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Indian Finance Minister Palaniappan Chidambaram attends a session at the annual meeting of the World Economic Forum (WEF) in Davos January 22, 2014. (DENIS BALIBOUSE/REUTERS)
Indian Finance Minister Palaniappan Chidambaram attends a session at the annual meeting of the World Economic Forum (WEF) in Davos January 22, 2014. (DENIS BALIBOUSE/REUTERS)

India plans cautious approach to banking reform Add to ...

India is aiming to issue a new generation of small, private banking licences before spring elections, but will continue to keep the sector largely in Indian hands, its finance minister says.

In an interview at the World Economic Forum, Palaniappan Chidambaram said he would like to see a round of licences issued to increase momentum for financial sector reform.

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India’s banking sector is often seen abroad as a reason for slower economic growth than that generated by its Asian peers. Mr. Chidambaram defended the cautious approach to banking reform, promoting financial stability over all-out growth. “That’s one reason not one bank collapsed during the financial crisis,” he said on the sidelines of the global conference.

Canada’s big banks have largely steered away from India, out of frustration over restrictions on foreign banks.

Mr. Chidambaram said more licences, including looser restrictions on foreign investment in the sector, could come after the election. His Congress Party faces a tough fight with the Hindu nationalist Bharatiya Janata Party, which is generally seen as more pro-business.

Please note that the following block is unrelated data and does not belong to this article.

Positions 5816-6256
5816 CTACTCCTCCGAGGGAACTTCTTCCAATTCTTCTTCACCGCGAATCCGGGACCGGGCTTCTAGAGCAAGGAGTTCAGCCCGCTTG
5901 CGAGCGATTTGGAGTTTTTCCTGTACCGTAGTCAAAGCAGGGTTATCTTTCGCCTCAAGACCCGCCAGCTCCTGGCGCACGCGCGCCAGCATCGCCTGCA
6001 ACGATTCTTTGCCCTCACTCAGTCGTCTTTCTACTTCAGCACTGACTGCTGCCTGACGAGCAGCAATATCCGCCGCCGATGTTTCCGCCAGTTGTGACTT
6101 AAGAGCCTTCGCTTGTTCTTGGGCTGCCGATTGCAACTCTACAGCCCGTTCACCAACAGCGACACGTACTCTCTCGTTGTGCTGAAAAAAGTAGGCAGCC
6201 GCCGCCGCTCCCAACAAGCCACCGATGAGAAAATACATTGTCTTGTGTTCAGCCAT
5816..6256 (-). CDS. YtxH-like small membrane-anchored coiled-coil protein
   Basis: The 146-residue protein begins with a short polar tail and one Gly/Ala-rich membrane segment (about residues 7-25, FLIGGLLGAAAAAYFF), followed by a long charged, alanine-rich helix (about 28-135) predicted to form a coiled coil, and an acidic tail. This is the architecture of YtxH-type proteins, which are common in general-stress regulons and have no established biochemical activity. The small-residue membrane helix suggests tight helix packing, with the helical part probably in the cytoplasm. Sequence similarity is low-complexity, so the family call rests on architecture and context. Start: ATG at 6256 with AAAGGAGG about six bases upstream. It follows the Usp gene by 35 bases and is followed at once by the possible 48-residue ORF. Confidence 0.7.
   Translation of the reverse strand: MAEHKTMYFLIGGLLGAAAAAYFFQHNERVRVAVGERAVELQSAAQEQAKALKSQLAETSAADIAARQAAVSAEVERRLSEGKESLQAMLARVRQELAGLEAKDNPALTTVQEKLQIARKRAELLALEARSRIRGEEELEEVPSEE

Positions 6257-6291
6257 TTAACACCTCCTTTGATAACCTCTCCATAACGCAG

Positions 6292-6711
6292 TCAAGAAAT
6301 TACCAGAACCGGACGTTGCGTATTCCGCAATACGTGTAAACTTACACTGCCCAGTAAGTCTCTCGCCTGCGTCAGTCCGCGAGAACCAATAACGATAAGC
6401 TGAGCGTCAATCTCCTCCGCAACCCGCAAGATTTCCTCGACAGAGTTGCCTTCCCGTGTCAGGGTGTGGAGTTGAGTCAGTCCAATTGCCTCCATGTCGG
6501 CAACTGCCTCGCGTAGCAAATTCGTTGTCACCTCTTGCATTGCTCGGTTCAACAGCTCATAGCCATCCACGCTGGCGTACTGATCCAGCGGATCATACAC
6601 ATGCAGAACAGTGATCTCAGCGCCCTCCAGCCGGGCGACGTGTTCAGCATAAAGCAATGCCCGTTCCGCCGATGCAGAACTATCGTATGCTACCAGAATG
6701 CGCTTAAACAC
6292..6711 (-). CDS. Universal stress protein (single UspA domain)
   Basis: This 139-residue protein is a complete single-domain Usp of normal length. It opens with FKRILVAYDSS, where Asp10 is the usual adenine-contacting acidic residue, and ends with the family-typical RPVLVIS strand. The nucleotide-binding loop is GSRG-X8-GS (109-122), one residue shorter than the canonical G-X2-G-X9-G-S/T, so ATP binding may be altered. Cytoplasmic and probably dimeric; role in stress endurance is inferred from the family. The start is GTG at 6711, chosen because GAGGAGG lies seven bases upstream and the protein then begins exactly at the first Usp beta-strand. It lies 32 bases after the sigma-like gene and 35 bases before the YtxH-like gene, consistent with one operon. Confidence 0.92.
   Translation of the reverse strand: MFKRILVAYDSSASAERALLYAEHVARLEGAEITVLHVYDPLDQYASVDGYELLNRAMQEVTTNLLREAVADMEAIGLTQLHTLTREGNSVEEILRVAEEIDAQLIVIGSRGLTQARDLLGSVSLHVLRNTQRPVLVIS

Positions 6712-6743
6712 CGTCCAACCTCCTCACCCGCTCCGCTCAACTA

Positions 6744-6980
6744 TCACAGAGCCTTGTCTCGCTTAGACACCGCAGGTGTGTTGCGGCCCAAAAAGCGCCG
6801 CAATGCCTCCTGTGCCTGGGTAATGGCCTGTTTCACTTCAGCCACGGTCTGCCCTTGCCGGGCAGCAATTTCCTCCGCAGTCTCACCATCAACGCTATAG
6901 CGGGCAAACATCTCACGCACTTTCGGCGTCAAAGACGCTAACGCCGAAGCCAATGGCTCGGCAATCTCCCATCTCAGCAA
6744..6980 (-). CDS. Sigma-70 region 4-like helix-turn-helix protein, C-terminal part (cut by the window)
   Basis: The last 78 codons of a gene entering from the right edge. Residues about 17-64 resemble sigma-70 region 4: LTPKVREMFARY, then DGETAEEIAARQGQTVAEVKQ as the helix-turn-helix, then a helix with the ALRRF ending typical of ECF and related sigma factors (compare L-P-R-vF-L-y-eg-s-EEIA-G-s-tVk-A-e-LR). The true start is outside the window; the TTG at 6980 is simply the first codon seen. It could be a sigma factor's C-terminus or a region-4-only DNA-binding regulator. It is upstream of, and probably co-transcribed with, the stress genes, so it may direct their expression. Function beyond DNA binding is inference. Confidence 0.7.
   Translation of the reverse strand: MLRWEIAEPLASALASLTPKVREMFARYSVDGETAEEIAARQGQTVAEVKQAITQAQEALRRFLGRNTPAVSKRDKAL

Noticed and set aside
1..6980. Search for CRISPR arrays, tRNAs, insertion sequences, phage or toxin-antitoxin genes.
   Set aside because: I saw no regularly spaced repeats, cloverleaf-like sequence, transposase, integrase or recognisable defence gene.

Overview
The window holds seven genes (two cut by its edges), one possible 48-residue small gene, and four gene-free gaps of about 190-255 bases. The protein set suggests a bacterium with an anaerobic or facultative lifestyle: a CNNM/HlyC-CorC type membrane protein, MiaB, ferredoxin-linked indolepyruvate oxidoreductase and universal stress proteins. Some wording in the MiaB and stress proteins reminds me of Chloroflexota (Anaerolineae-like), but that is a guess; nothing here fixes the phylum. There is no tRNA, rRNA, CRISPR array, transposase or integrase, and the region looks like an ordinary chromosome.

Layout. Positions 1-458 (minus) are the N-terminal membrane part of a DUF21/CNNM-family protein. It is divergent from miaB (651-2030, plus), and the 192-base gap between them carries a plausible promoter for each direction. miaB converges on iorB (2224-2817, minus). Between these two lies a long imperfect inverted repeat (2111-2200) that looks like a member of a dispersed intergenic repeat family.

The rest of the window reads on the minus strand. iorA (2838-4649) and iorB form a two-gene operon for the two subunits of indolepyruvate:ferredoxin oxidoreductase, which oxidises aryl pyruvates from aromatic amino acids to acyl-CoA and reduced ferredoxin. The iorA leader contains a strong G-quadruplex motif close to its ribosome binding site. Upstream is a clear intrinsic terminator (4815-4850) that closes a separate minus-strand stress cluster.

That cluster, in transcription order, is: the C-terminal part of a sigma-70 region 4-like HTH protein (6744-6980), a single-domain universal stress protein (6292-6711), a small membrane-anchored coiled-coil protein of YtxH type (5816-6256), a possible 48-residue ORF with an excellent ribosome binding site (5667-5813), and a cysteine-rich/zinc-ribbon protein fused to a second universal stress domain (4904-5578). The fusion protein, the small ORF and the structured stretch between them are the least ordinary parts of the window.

The finance minister said despite growing international complaints about the investment climate in India, he does not detect a slowdown in interest. He cited pharmaceuticals and telecom as two sectors generating significant overseas interest.

“We are witnessing a slowdown in our growth rate but tell me one county in the world that is not witnessing a slowdown,” he said, defending his economic record.

Facing serious fiscal deficits and a steep drop in the rupee last year, his government has pledged to cut fuel subsidies. However, it recently announced a major increase in food subsidies, which may be a vote winner in rural areas but will increase the central deficit.

“How can we apply textbook economics and say, ‘Let people die of hunger, that you produce food but it would not be available to its people’?” he exclaimed.

About 45 per cent of Indians receive some form of subsidized food, he said. The expanded program will raise that to about 67 per cent of the population, and cost an additional $4-billion a year.

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